For Rakina Zata Amni, a computer science student from Indonesia, it’s a dream come true.
She’s interning in the research and machine intelligence department at Google’s headquarters in Mountain View.
“I can’t really talk a lot about what I do here,” she tells me, since interns sign a nondisclosure agreement. “My team is working on something that is important for Google’s natural language processing.”
It’s already her second time at a Silicon Valley company, though she isn’t even done with university yet.
The year prior, she did a 3-month internship at Square, assigned to work on a recommendation engine for a food delivery startup recently acquired by the payment company.
Soaking up all the cool Silicon Valley stuff – multiple healthy food options on campus, office outings by boat, foam sword fights – is one thing, but the stints at tech companies in the Valley is another. Rakina siad it made her aware that she has a knack for artificial intelligence, specifically machine learning.
She hopes she can work in the US full time one day, but for now she needs to wrap up her studies at the University of Indonesia. She’s looking for opportunities with local startups to keep herself busy in her final year.
Rakina sounds extremely focused, but says she started out like any other student: “mostly clueless.”
Determination and clever planning got her ahead. Here’s how she did it.
1. Get over initial setbacks
Rakina knew she wanted to work at a Silicon Valley company eversince she was in high school, but unlike other teens she acted on the idea instead of harboring it as some secret fantasy.
“When I started freshman year at university, I [took] steps to realize that dream,” she recalls.
She participated in coding challenges, built websites and decided to give the real thing a shot. “I applied to some big companies’ career sites and did not hear back from any of them.”
This setback might have led some to give up, but Rakina thought about how she could improve her chances of getting noticed.
“I ended up spending my freshman year summer contributing to open source projects and coaching Jakarta’s informatics Olympiad team so that I would have better experiences to put in my resume,” she recalls.
She also researched a lot, and eventually came across a mentorship program called Indo2SV, set up by Indonesian software engineers who had made it to Silicon Valley and were now helping Indonesian students find software engineering internships there.
3. Ask for help
“It was the first year of that program, and to me it was the answer to my dream,” Rakina says.
She wasn’t shy to ask more experienced people for help. “I immediately applied and luckily got accepted and paired with [a] mentor.”
4. Put in the hours
What followed was a series of mock interviews and hours of practice.
“I practiced every week and was constantly reading interview stories and questions,” Rakina says.
She also had to overcome her shyness. “I couldn’t even handle a call or video call for more than 5 minutes, so having technical interviews of 45 minutes or more was very challenging.”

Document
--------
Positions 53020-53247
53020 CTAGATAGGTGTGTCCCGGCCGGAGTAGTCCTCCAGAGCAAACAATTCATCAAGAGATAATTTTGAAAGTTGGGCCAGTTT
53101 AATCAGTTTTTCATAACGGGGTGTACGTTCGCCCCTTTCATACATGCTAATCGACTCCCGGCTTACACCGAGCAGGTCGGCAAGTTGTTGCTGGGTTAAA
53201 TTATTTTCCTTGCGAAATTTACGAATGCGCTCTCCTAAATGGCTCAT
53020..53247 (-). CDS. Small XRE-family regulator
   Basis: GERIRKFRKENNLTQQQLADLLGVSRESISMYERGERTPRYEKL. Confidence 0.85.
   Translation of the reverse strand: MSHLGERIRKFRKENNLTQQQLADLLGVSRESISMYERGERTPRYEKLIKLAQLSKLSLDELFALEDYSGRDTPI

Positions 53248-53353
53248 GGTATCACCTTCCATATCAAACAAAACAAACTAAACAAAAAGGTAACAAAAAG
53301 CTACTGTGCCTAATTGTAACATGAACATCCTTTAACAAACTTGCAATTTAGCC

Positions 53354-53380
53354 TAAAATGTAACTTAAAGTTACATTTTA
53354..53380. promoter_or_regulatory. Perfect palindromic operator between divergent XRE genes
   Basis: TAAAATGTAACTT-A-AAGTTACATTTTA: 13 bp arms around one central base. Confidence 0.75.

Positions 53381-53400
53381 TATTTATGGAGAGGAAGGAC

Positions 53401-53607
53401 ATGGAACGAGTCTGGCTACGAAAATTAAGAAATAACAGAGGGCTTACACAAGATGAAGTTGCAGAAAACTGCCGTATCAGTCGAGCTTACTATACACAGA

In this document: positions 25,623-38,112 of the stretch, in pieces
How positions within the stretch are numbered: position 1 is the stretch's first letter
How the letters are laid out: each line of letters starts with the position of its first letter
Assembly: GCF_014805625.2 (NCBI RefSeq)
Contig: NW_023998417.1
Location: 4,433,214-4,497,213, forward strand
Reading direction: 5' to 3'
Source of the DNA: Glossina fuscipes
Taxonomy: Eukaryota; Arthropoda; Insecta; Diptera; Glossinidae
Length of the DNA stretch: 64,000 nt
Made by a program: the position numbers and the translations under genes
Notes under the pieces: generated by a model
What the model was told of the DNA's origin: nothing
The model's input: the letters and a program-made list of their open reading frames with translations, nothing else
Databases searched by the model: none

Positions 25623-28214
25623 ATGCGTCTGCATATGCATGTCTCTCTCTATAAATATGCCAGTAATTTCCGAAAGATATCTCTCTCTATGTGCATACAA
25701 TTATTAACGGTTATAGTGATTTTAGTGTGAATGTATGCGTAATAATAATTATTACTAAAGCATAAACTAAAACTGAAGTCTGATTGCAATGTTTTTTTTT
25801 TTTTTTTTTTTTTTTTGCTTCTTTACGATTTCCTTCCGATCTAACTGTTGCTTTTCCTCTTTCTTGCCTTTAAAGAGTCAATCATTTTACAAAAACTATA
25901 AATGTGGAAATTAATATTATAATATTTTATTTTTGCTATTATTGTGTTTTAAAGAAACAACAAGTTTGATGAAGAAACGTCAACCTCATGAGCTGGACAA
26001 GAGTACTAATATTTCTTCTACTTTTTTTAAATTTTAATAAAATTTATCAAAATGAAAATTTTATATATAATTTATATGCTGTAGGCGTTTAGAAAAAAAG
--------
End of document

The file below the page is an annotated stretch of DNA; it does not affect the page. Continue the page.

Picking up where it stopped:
5. Go broad
Rakina then applied to a wide range of companies, not just her top choices. She also asked for referrals from her mentor.
“I applied to companies that I never thought about before, unlike the previous year.”
Eventually, she did get some positive feedback and then had to decide on which internship would suit her best. She settled on Square.
“I was very impressed by the interviewers from Square, who seemed genuinely interested in what I did.” They were also generous with tips, which led her to believe that the startup would be a good place to learn.
6. Build on your experience
After Square, she could have told herself: been there, done that. But Rakina was determined to make the most of her time at uni, so she applied for another summer internship. This time she applied without the help of a mentor and got replies from companies like Uber, Dropbox, and Google. She settled for the offer from the latter.
“I guess it’s easier now that I have Square in my resume, so I got a reply a few days later. I got set up for two phone interviews and did well.”
7. Keep learning, inside and outside of the company
When she got to Google, Rakina realized she wouldn’t just learn coding, but take home a range of new experiences if she immersed herself in the culture outside of the office.
“When I’m not coding, I’m attending one of many activities that Google set up for their interns and employees, like sports, tech talks, classes, and even employee parties,” she says. She went camping in Yosemite with one of her co-workers and his family.
“What impressed me about Silicon Valley: They live and breathe tech here! The culture is really progressive, fun, and healthy. Everybody works out and eats healthy food.” – Rappler.com
This article was first published on Tech in Asia.
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